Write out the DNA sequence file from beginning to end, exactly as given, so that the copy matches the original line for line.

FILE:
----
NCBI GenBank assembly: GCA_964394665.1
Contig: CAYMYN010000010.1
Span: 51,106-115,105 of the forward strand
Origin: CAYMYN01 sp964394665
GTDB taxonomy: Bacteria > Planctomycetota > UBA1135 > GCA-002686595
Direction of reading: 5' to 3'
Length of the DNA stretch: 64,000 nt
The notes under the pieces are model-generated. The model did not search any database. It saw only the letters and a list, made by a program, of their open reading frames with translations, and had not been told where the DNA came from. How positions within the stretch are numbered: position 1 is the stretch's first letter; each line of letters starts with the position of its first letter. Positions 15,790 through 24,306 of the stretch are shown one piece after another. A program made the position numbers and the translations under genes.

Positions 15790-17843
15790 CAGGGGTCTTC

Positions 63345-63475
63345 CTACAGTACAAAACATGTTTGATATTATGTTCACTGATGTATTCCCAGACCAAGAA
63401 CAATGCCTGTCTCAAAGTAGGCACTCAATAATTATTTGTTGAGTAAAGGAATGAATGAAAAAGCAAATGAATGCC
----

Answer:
NCBI GenBank assembly: GCA_964394665.1
Contig: CAYMYN010000010.1
Span: 51,106-115,105 of the forward strand
Origin: CAYMYN01 sp964394665
GTDB taxonomy: Bacteria > Planctomycetota > UBA1135 > GCA-002686595
Direction of reading: 5' to 3'
Length of the DNA stretch: 64,000 nt
The notes under the pieces are model-generated. The model did not search any database. It saw only the letters and a list, made by a program, of their open reading frames with translations, and had not been told where the DNA came from. How positions within the stretch are numbered: position 1 is the stretch's first letter; each line of letters starts with the position of its first letter. Positions 15,790 through 24,306 of the stretch are shown one piece after another. A program made the position numbers and the translations under genes.

Positions 15790-17843
15790 CAGGGGTCTTC

Positions 63345-63475
63345 CTACAGTACAAAACATGTTTGATATTATGTTCACTGATGTATTCCCAGACCAAGAA
63401 CAATGCCTGTCTCAAAGTAGGCACTCAATAATTATTTGTTGAGTAAAGGAATGAATGAAAAAGCAAATGAATGCC